Selected for their potential to succeed or for their potential to become indebted? Many are now questioning the targeted recruiting practices of for-profit colleges.
At a June Senate hearing on high student debt levels at for-profit colleges, civil rights advocate Wade Henderson pointedly criticized what he called the “cruel,” “unjust” and “immoral” attempts by some for-profit colleges to actively recruit low-income minority students with promises of bettering their lives through college education.
“The deceptive practices which many of these institutions have employed, the emphasis on recruiting among the most vulnerable and emotionally ill-prepared … this is nothing less than the hijacking of the American dream,” said Henderson, the president and chief executive of the Leadership Conference on Civil and Human Rights.
A month later, at a House Education hearing, the chief executive of the National Black Chamber of Commerce had a different message for lawmakers about recruitment of low-income minorities.
“Proprietary colleges are the only broad group of institutions of higher learning which are stepping up to the plate and taking on the daunting task of educating ‘high risk’ students,” said Harry Alford, who has vigorously opposed government regulations at for-profit colleges. “So the problem at hand is that minority students are already at a great disadvantage, and now the Department of Education has made it worse by shutting down a major path to education and jobs.”
The for-profit college sector has tripled in size over the past decade, as has scrutiny of their poor student outcomes. Also changing is the rate of enrollment for low-income and minority students. Black and Hispanic students make up 28 percent of undergraduate students nationwide, but they represent nearly half of all students in the for-profit college sector, which includes large online schools such as the University of Phoenix, Kaplan University and smaller, privately owned trade schools.
The demographic makeup of such colleges has been the focal point of a year-long debate over how to protect students from low-quality schools that don’t provide the promised training for careers, and how to protect taxpayers from growing federal student loan defaults.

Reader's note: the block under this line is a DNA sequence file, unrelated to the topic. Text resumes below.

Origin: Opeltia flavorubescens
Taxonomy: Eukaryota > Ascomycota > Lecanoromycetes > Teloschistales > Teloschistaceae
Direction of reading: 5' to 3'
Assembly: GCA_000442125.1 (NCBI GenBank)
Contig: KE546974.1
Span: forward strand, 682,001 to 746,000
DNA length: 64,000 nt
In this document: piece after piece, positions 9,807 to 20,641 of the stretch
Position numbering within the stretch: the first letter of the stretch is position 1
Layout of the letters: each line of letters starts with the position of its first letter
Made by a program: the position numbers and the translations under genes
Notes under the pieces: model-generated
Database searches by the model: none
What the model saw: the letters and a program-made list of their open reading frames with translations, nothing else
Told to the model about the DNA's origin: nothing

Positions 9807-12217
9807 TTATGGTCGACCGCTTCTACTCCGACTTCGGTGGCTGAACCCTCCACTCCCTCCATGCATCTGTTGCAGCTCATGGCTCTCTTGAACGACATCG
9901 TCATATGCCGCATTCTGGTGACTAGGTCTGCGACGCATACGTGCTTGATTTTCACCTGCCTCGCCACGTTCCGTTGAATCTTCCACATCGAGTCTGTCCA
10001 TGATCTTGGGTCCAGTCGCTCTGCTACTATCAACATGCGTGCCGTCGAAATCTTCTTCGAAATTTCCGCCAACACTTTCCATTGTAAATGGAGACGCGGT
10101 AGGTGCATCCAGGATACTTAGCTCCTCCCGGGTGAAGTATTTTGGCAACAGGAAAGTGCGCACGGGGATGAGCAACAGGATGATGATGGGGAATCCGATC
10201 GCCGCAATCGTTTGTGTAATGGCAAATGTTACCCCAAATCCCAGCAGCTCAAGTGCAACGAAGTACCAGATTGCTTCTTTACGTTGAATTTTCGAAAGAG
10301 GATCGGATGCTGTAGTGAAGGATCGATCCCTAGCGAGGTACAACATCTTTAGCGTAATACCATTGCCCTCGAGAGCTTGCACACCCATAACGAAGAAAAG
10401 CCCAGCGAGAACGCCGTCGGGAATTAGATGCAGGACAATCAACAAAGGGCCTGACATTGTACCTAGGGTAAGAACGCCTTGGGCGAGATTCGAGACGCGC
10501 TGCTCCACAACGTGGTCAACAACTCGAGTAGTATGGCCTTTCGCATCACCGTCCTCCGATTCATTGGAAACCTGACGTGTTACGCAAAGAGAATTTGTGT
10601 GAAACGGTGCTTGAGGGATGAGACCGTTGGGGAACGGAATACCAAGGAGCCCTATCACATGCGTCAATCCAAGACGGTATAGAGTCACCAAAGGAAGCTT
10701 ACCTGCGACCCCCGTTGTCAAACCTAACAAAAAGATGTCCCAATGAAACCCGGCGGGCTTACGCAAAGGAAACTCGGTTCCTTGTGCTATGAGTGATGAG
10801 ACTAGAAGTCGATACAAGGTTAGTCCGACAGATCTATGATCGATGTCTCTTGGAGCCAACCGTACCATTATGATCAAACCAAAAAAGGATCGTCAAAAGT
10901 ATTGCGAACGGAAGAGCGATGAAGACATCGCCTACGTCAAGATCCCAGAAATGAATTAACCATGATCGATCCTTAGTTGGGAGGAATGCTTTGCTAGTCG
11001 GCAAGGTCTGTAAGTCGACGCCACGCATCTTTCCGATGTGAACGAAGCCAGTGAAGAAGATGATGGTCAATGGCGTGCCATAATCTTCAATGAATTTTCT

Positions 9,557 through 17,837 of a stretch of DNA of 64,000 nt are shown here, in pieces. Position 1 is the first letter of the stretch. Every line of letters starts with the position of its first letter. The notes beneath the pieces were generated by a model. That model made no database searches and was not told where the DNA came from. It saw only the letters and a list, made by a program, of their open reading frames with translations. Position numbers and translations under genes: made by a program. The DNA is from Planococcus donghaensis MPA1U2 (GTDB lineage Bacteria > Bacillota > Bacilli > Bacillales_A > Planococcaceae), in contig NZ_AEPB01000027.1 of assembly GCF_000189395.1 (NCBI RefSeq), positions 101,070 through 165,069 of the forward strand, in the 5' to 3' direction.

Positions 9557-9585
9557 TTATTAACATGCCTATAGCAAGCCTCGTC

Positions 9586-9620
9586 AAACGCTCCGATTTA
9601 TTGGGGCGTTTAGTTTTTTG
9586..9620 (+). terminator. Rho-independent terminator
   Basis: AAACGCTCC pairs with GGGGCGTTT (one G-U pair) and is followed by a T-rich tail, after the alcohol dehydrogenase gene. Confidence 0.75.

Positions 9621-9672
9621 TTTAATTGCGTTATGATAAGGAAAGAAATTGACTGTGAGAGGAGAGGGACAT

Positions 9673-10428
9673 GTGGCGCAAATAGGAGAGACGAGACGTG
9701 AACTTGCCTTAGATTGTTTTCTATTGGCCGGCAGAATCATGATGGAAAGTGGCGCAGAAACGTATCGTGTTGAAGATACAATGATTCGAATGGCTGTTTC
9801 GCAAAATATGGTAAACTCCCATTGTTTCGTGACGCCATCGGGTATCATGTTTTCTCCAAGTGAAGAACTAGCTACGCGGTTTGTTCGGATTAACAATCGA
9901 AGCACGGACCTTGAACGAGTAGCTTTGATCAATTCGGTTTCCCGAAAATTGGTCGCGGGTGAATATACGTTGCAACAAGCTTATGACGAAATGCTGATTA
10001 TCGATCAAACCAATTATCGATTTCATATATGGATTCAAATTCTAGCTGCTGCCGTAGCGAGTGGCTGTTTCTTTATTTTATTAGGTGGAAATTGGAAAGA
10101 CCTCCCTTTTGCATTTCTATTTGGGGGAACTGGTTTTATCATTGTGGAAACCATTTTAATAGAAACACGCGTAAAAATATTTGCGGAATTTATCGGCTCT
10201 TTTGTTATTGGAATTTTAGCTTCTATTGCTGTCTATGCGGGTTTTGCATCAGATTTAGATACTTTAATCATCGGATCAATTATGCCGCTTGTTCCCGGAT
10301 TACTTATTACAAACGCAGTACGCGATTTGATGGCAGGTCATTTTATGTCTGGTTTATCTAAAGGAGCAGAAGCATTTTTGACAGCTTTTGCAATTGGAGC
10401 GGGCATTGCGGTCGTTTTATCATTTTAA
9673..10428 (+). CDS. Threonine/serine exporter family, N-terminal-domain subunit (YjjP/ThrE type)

After a tough lobbying battle waged by the for-profit college industry, in June, the Obama administration released a set of regulations that seek to evaluate the ability of for-profit colleges to prepare their students for “gainful employment” after leaving school. The agreed upon regulations give schools a three-year grace period, requiring programs to fail student debt tests three out of four years before they can be cut off from lucrative federal dollars.
Those in support of greater protections for students argue that the reason why minority and low-income students are over-represented in the for-profit college sector is because they have been strategically targeted by well-trained sales forces and marketing campaigns. Advertisements often cater to black or Hispanic consumers, featuring a testimonial or image of a minority student achieving his or her dream of employment.
The rationale is that lower-income borrowers are eligible for the most in federal student loan dollars and Pell Grants, which represent the vast majority of revenues for the for-profit sector.
“The individual gets lost in this; it’s all about the dollars,” said Arnold Mitchem, president of the Council for Opportunity in Education, which represents low-income students. “The students in this debate and discussion are ciphers. You might as well be talking about bushels of corn, or wheat, or soybeans. They’re just commodities. That’s what it amounts to.”
Although minority students are enrolled at much higher rates in the for-profit college sector, the number of the black and Hispanic students seeking a bachelor’s degree that make it to graduation are significantly lower than those of minority students who attended public universities, hovering at 16 percent for black students and 28 percent for Hispanic students.
The report noted, “These enrollments represent substantial movements that portend the future of higher education, but in two distinct directions.”
Many critics have argued that the trend of high enrollment numbers, followed by low graduation rates, points to an inherent problem: Students are courted aggressively at enrollment, yet not provided with the necessary tools to succeed in the end.
“This can’t just be about access,” said Michael Lomax, president and chief executive of the United Negro College Fund, which supported stricter oversight of for-profit schools. He pointed out that while regulations are welcome, the goal should not be driving the for-profit sector out of business.
“I think that the gainful employment (regulations) were an appropriate way to begin to regulate an industry that, at the end of the day, we don’t want to destroy,” Lomax added. “Because we need it to produce more graduates, but we need it to meet certain kinds of ethical and business standards.
“They cannot be the educational equivalent to payday lenders.”